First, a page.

some of the questions that Matt suggests you ask yourself before you give a
presentation. The words are in the wrong order. Write the words in the correct
order. Follow the example.
making why I presentation this am?
1. to making am I this who presentation
2. presentation am where I making this?
3. I this when presentation am making?
4. be long will how it?
5. should presentation I make this how?
6. say what I should?
Listen to the interview again and complete the following transcription. Use
the pause button on your media player to give you time to write, and listen
as many times as necessary.
start by asking you for your definition of a presentation.
A presentation is a formal talk to one or more people
that "presents" ideas or information in a clear, structured way. All
presentations have a .
People give presentations because they want to communicate something. It
could be to inform, train, persuade or sell something.
Business people often get so nervous when they
have to give a presentation, don’t they Matt?
that’s right Sue, people are sometimes
of speaking in public, but if you
follow a few simple rules, giving a presentation is actually very easy.
So, what’s the most important thing when giving
a presentation, Matt ?
By far the most important thing is preparation.
That’s the secret to giving a successful presentation. With good
preparation and planning you will be totally
. And your audience will feel your
confidence. It’s important to take control of your presentation. With
control your audience will
to your message.
That makes a lot of sense Matt. So, how should
we begin our preparation?
Well, I like to start by asking myself some
Firstly, Why am I making this presentation? Do I need to inform, to
persuade, to train or to sell? If your
is not clear in your mind, it
cannot possibly be clear to your audience.
Secondly, Who am I making this presentation to? Sometimes this will be
obvious, but not always. So find out as much information as possible about
your audience. How many people? Who are they? Are they business people?
Professional people? Political people? Experts or non-experts? Will it be
a small, intimate group of 4 or a
large room of 400 ? How much do
they know already and what will they expect from me?
The next thing to consider is Where am I making this presentation? In a
small hotel meeting-room or a large conference hall? What
and equipment are available? What
are the seating arrangements?
The time and length of the presentation are very important, so I ask
myself when am I making this presentation and how long will it be? Will it
be 5 minutes or 1 hour? Just before lunch, when your audience will be
, or just after lunch, when your
audience will be ?
Now we come on to method. So. how should I make this presentation? What
should I use? Formal or informal?
Lots of visual aids or only a few? Will I include some personal stories
Next I ask myself the question, what should I say? So, now I must decide
the content. First, I
of ideas. When I have a lot of ideas on paper I start to select the best.
I include only information that is relevant to my audience and my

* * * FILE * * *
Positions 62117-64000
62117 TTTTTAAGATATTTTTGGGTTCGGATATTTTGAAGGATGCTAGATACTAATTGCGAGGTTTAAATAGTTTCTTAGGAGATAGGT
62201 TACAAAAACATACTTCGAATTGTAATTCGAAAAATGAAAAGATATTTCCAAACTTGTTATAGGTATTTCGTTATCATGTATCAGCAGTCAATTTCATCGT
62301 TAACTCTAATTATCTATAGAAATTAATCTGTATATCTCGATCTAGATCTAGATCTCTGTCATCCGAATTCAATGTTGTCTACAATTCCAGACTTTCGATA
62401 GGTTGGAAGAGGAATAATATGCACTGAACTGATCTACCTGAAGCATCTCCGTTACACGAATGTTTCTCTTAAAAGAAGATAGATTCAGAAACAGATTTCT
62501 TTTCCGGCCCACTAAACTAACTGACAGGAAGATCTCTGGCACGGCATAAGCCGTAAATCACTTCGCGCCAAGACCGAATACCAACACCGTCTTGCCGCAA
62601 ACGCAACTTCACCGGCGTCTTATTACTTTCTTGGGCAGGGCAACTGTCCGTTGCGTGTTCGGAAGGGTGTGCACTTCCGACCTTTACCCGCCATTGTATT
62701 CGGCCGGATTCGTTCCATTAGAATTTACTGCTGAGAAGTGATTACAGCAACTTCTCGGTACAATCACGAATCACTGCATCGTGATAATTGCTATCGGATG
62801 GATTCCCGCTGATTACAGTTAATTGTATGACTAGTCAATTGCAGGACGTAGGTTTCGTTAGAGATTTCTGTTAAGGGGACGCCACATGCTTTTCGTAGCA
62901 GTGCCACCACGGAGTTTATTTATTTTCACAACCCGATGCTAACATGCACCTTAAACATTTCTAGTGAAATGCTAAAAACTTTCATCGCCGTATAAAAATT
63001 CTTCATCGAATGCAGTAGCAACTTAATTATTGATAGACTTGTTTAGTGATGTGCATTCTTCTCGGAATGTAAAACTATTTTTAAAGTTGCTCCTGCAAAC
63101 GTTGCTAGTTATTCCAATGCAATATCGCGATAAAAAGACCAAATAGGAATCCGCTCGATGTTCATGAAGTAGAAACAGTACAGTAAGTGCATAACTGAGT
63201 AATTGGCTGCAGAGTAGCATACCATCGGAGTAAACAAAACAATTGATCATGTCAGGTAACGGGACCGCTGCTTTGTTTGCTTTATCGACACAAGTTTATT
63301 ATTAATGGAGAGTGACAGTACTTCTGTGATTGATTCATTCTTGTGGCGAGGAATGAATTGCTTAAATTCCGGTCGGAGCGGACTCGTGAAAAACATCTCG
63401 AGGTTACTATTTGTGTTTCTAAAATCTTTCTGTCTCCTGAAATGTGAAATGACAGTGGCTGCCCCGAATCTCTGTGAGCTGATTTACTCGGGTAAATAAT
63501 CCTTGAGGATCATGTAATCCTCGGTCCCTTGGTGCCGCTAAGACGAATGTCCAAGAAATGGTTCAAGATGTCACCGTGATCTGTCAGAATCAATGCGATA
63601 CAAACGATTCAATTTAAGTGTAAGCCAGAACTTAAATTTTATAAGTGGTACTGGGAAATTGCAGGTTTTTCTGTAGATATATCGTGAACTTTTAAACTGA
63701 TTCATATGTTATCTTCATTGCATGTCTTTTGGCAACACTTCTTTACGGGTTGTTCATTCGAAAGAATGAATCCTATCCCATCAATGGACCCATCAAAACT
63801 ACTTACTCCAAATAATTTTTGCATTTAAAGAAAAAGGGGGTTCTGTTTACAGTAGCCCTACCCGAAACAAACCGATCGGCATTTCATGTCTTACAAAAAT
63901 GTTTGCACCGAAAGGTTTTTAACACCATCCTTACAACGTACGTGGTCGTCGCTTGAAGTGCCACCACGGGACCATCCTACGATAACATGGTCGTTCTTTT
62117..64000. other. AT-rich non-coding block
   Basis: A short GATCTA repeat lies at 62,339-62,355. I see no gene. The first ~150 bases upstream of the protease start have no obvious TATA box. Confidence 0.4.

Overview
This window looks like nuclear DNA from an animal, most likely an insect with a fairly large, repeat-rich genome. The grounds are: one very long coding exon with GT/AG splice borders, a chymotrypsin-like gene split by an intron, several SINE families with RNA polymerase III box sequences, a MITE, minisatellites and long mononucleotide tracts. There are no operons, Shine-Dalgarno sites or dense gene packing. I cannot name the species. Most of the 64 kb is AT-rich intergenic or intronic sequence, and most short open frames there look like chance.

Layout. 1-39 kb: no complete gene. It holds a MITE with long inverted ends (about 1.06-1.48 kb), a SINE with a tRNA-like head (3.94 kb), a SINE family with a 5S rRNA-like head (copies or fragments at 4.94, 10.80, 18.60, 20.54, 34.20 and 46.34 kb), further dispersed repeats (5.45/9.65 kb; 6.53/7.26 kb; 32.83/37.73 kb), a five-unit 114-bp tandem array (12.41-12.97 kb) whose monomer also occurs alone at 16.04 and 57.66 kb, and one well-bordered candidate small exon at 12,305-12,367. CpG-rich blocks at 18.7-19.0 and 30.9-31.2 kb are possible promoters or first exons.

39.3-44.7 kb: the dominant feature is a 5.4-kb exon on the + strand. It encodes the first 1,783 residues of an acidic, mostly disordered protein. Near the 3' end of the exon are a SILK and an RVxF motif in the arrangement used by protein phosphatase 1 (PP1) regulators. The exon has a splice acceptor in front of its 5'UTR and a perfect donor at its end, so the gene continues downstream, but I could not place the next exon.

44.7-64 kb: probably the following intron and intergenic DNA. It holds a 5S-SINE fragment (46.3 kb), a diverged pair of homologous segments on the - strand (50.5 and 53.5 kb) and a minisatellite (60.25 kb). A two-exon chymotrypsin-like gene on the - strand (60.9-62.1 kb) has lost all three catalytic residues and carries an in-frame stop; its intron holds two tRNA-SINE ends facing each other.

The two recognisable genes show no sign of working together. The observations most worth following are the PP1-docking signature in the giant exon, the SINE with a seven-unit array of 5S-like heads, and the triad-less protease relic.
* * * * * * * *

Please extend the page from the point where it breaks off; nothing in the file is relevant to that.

objective. I then prepare my visual aids
What sort of things would you include in visual
Well, maps, photos, diagrams, charts, power point
slides etc. Anything visual that could help you
Then I think about the structure of my
presentation. A well organised presentation with a clear structure is
easier for the audience to follow. It is therefore more effective. You
should organise the points you wish to make in a
Most presentations are organised in three parts, followed by questions at
So, everything is very organised and clear
before you start?
Exactly Sue! however, when you give your
presentation, you should be, or appear to be, as
as possible. Don’t make the
mistake of reading your presentation. You should be so familiar with your
subject that you do not need to read a text. Reading a text is
and will probably make your
audience go to sleep!
But just a second Matt, if you don't have a
text to read, how can you remember to say everything you need to say?
With notes. You can create your own system of
notes. Some people make notes on .
Some people write down just the title of each section of their talk. Some
people write down keywords to remind them. The notes will give you
, but because you will have
prepared your presentation fully, you may not even need them!
And I suppose you would need to practise a lot
before you give your presentation?
indeed. Rehearsal is a vital part of preparation. You should leave time to
practise your presentation two or three times, in front of a mirror if
possible. This will make you more familiar with what you want to say, help
in your presentation and to practise difficult pronunciations. You will
also be able to check the time that your presentation takes and make any
necessary changes and . You could
even practise in front of your family or friends.
So, preparation is the key then Matt?
Absolutely. Prepare, prepare, prepare! Prepare
everything: words, visual aids, timing, equipment. Rehearse your
presentation several times and time it. Is it the right
? Are you completely familiar with
all your illustrations? Are they in the
? Do you know who the audience is? How many people? How will you answer
difficult questions? Do you know the room? Are you confident about the
? When you have answered all these
questions, you will be a confident, enthusiastic presenter ready to
communicate the subject of your presentation to your audience.